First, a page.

Have you ever looked at the track listing of Michael Jackson’s 1982 masterpiece Thriller? Even if you’re not a fan, even if you came along years after his heyday of world dominating popularity, even if you think you hate pop music, you’ll be surprised by how many songs on that album you know. You’ll be even more surprised by the fact that you more than likely love them all.
19 years later, Jackson was more of a curiosity than a pop star. The vast majority of news reports about the former King of Pop focused a lot more on his weirdness than they did on his musical output. Which is why I didn’t even know what his final album was called, or have a clue about when it was released until I decided to do this week of icon’s last releases. The album was Invincible, the year was 2001.
With the opening trifecta, Unbreakable, Heart Breaker and he titular Invincible, you can hear Jackson struggling to find a place for his music in the new millennium. The voice and vocal affectations are all classic Michael Jackson, but the music is stretching to sound so very 2000, with its faux big beats. Two of these songs even include awkward rap interludes from what I assume are big hip hop names of the time.
The problem with those songs are even more highlighted by Break of Dawn. While it might sound a little old fashioned, it sounds like Michael Jackson doing what Michael Jackson did best. Pop layered over R&B, with its heart on its sleeve. That heart covered sleeve gets a little too syrupy on Heaven Can Wait, but I’ll still take it over the scene chasing desperation of the first three tracks of Invincible.
But just as I’m starting to think that MJ’s biggest mistake in these later years was trying to stay modern and follow trends, I get Privacy. It’s weird, and industrial, and dirty, and experimental and like nothing else I’ve ever heard from Jackson. Even before he died, I assumed I’d never be surprised musically by Jackson ever again. But Privacy really is like no other Michael Jackson song I’ve ever heard. I don’t know if it’s good, exactly. But I do know it’s the most interesting thing on Invincible.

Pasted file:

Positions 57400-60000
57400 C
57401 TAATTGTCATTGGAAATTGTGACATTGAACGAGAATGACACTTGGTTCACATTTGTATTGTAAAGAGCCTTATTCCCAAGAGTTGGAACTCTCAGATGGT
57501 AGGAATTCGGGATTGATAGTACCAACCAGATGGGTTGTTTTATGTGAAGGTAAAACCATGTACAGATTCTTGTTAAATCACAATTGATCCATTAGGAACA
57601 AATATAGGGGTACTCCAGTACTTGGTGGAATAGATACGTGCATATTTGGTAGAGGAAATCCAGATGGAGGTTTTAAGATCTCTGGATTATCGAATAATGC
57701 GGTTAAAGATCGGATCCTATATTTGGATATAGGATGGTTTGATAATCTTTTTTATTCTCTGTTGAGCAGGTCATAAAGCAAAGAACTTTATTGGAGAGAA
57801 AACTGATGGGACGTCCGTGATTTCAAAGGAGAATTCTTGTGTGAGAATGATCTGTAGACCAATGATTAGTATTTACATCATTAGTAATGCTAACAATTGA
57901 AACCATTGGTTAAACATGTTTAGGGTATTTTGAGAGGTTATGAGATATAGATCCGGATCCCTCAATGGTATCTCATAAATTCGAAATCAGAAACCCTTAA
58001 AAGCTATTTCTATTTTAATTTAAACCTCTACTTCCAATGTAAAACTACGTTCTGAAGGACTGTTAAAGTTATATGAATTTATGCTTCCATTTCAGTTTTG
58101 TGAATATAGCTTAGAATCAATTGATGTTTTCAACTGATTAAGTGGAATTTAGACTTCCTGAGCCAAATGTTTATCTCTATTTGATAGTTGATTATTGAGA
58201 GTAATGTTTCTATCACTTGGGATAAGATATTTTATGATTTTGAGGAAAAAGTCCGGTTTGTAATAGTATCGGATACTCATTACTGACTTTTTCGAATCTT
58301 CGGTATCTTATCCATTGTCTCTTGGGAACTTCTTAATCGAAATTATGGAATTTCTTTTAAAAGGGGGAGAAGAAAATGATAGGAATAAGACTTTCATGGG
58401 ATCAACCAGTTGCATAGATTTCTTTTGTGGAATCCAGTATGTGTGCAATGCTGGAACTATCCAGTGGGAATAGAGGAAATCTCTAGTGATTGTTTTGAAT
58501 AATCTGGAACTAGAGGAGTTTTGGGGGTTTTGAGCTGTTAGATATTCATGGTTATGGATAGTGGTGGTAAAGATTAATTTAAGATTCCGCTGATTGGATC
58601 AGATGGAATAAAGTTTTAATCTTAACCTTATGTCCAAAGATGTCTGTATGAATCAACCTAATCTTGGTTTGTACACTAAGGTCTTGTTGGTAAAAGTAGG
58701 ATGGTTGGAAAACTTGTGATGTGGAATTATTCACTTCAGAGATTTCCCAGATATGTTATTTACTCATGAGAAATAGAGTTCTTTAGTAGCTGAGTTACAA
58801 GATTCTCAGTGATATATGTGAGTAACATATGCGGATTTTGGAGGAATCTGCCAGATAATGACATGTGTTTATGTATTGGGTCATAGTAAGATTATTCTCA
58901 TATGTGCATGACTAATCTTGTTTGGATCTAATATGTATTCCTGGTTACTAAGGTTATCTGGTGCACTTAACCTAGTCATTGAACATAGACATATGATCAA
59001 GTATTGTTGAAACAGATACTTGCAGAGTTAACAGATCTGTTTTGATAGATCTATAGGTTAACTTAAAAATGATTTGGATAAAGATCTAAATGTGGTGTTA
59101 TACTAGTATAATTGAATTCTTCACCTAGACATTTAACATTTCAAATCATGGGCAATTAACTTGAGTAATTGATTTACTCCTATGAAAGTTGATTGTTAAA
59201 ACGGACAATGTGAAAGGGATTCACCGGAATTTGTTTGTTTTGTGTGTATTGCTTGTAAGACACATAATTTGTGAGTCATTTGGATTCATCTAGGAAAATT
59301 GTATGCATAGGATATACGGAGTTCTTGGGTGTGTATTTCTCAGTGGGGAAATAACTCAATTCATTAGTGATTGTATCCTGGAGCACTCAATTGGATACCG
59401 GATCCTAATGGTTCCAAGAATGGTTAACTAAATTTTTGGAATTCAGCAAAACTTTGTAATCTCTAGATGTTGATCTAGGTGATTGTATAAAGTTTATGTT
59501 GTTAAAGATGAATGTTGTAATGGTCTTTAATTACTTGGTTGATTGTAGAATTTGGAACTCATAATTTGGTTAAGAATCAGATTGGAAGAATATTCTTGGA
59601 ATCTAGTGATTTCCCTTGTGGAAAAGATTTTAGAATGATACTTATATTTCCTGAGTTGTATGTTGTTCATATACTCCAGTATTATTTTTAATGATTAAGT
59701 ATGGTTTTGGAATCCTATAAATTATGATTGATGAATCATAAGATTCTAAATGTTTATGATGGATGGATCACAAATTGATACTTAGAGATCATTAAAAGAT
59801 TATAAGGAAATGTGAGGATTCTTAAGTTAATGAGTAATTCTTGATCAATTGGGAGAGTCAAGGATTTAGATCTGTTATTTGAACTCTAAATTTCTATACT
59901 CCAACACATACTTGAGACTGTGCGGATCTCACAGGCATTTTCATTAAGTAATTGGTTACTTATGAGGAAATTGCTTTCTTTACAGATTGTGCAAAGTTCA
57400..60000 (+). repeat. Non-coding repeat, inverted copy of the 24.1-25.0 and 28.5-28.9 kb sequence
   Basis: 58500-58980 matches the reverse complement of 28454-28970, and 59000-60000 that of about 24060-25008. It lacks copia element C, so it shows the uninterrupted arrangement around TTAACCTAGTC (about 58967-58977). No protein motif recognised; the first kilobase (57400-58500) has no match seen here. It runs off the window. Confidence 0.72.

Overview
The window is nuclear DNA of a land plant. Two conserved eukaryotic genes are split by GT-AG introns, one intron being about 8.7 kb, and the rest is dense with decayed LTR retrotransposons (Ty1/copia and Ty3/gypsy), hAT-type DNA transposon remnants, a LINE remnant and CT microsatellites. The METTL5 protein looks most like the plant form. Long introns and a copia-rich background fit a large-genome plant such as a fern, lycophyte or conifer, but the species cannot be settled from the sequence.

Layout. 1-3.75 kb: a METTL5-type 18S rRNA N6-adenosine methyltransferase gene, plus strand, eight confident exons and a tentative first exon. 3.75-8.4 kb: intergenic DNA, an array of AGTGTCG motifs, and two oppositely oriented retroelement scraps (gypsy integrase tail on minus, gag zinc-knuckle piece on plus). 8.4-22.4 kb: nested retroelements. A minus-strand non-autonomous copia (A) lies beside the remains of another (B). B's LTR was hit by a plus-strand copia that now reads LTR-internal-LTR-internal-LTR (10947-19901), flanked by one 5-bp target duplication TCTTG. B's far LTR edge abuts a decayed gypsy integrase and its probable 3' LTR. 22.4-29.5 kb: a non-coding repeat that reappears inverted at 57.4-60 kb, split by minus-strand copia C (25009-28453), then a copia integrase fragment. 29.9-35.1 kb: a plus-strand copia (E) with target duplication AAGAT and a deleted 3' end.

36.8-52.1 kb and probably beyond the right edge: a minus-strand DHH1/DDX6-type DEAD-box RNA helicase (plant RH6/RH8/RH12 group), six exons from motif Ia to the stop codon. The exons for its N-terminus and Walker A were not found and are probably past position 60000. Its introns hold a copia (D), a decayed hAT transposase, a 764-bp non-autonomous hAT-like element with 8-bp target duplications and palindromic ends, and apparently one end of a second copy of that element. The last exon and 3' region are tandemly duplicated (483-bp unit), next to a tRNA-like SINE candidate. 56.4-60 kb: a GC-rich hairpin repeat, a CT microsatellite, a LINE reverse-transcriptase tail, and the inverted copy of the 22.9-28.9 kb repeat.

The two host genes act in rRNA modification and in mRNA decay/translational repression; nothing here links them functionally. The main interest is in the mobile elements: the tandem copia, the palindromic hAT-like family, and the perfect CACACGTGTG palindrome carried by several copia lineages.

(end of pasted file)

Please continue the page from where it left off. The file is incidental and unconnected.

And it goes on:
A song by Michael Jackson titled The Lost Children might seem creepy enough. But add to that a chorus of young kids singing about, “all of God’s children” and you have to wonder what Jackson was thinking when he not only wrote and recorded this song, but included it on what was supposed to be a big, comeback album. He was already an accused pedophile at this stage. Just totally oblivious to the world around him, or a glutton for punishment I guess.
Invincible proves that Michael Jackson was undoubtedly a musical genius, but it also shows that his time had passed. When he sticks with the 80s pop that made him the undisputed king of the genre, the songs are fine, but obviously past their time. When he tries to dive into what were then modern sounds, he’s left floundering in obviously unfamiliar waters. If you’ve never heard this album, you don’t need to. Just go back to Off the Wall, Thriller and Bad. They’re timelessly great and don’t need any Invincible taint on them.
1964 – 2009
Selected Major Achievements/Accolades:
Album of the Year (Thriller)
Record of the Year (Beat It)
Song of the Year (Beat It)
Best Rhythm and Blues Song (Billie Jean)
Guinness World Records;
Best Selling Album of All time (Thriller)
Most Successful Concert Series (Bad World Tour)
Most Successful Entertainer of All Time
Highest Paid Entertainer of All time